Thursday, January 09, 2014
Jobs Created or Saved Metric
Recently there was the 50 year anniversary of President Lyndon Johnson's war on poverty (which has gone about as well as the war on drugs). We on the right think that it has been a total waste of money, some $15 Trillion over the five decades at least, while others say it's $20 Trillion; yet the percentage of Americans in poverty is about the same, 15% to 16%, as it was when the 'war' started. That's not a successful war by any sane measurement.
Not to be deterred, Nicholas No Middle Initial Kristof of the NYT is sure that the $15 to $20 Trillion has achieved some progress and he touts that 'progress' here.
I won't go over the whole article but I will note and comment on his main metric for success. He writes:
The most accurate measures, using Census Bureau figures that take account of benefits, suggest that poverty rates have fallen by more than one-third since 1968. There’s a consensus that without the war on poverty, other forces (such as mass incarceration, a rise in single mothers and the decline in trade unions) would have lifted poverty much higher.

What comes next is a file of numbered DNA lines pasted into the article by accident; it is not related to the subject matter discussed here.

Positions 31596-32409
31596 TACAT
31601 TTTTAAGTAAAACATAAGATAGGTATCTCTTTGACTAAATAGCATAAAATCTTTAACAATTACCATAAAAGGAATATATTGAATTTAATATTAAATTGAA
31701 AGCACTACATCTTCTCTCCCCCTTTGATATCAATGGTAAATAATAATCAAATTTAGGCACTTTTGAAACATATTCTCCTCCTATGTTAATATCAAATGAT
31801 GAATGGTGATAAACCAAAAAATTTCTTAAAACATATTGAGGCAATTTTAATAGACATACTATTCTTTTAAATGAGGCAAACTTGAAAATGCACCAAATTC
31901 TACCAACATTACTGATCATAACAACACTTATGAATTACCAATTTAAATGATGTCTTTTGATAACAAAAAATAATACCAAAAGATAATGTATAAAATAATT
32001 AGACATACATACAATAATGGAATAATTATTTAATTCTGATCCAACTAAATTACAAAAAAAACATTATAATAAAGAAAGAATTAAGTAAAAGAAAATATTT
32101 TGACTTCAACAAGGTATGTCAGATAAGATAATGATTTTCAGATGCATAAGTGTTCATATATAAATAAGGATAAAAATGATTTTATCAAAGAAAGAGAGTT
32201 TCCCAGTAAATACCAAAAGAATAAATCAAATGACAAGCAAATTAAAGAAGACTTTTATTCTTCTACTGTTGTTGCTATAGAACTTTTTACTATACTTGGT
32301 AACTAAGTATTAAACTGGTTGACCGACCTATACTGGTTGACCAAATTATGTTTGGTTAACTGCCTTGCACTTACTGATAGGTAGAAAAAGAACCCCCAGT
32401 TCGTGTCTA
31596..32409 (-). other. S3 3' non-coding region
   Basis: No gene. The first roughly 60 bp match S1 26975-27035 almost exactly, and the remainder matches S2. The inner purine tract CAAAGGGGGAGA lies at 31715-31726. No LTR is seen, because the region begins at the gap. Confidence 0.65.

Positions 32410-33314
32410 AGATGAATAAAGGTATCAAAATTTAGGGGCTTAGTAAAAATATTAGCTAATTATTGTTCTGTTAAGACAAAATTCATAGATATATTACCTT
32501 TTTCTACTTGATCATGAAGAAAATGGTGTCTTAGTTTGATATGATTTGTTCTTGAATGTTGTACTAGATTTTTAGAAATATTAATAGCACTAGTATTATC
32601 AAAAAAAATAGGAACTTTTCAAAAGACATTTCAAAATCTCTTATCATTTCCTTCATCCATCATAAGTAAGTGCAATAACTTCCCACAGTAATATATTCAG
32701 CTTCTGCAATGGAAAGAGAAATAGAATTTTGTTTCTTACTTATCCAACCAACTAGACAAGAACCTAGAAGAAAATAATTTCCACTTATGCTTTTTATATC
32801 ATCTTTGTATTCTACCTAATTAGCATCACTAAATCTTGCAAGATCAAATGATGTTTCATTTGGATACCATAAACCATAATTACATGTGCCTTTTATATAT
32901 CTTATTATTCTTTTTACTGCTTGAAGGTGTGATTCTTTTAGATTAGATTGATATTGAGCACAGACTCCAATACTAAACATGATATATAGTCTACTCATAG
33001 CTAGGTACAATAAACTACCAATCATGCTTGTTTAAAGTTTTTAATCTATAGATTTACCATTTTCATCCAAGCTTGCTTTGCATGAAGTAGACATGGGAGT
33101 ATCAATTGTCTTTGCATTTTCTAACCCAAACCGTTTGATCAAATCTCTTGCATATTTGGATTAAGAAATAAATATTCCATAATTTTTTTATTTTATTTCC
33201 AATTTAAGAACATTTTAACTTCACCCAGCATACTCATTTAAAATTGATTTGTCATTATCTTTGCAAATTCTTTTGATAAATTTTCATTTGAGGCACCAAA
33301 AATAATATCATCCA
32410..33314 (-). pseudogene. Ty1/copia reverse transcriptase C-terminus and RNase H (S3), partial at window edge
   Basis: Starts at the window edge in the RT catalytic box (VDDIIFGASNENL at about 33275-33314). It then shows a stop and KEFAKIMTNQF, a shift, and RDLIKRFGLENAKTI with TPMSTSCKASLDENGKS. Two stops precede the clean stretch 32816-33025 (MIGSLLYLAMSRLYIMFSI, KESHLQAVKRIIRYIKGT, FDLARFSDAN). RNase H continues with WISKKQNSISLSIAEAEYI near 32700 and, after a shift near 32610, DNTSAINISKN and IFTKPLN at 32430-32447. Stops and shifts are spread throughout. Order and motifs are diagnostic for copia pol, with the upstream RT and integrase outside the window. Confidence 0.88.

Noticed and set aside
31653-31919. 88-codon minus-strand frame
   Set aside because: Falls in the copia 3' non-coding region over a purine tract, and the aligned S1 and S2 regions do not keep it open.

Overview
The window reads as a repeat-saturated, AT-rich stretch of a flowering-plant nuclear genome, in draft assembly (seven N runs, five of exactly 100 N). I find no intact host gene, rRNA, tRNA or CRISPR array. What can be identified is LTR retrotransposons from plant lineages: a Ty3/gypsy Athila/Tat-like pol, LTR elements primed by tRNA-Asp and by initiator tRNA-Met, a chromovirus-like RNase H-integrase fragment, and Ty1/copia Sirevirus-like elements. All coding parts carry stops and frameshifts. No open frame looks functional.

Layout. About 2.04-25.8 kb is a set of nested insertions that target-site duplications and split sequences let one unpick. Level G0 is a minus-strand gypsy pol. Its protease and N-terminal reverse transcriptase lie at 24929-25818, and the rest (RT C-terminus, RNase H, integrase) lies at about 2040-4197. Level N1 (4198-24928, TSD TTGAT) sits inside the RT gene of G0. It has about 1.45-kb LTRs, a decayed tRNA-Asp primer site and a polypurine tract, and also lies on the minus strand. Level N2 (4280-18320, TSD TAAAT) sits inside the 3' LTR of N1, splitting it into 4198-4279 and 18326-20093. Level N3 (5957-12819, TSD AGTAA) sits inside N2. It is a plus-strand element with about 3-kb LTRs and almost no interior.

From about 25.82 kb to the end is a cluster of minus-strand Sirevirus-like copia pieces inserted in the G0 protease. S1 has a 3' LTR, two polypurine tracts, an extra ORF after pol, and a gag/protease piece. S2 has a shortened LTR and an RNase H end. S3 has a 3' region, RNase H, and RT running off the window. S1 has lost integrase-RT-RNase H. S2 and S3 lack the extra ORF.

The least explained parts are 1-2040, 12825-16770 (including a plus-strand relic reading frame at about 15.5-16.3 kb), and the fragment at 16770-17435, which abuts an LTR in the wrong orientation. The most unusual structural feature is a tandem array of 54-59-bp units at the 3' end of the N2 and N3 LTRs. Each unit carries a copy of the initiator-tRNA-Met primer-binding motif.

This is either magical thinking or just plain lies. He does not link to the Census Bureau figures but here is what they say. The poverty rate in 2012 was 15%. The poverty rate in 1968 was 12.69%. Math might not be my strongest scholarly ability but that sure doesn't look like a 1/3 decline to me. It looks more like an 18.2% increase.
He then writes:
A Columbia University study suggests that without government benefits, the poverty rate would have soared to 31 percent in 2012.
Notice that there is no link, again, and the weasel word "suggests." This measurement, however, is just like 'jobs created or saved' metric. There is no way to know what people would have done without the government benefits.
Based just on the rates of poverty from the census bureau, I think the money spent on the war on poverty was wasted and if we hadn't wasted it, we could have avoided going into $17 Trillion debt. That debt is a time bomb for the American government when interest rates rise and paying the interest on the debt (debt service) eats up all the income tax revenue. That's trouble, my friends. Right here in River City.
If you're measuring post-transfer "poverty," you should find none, as the redistributive transfers should leave no one in "poverty."
We're probably never going to find the political will to rescind (or even to reform) the majority of those transfer "entitlements," so I say it's over. Declare Victory in the War on Poverty and move on.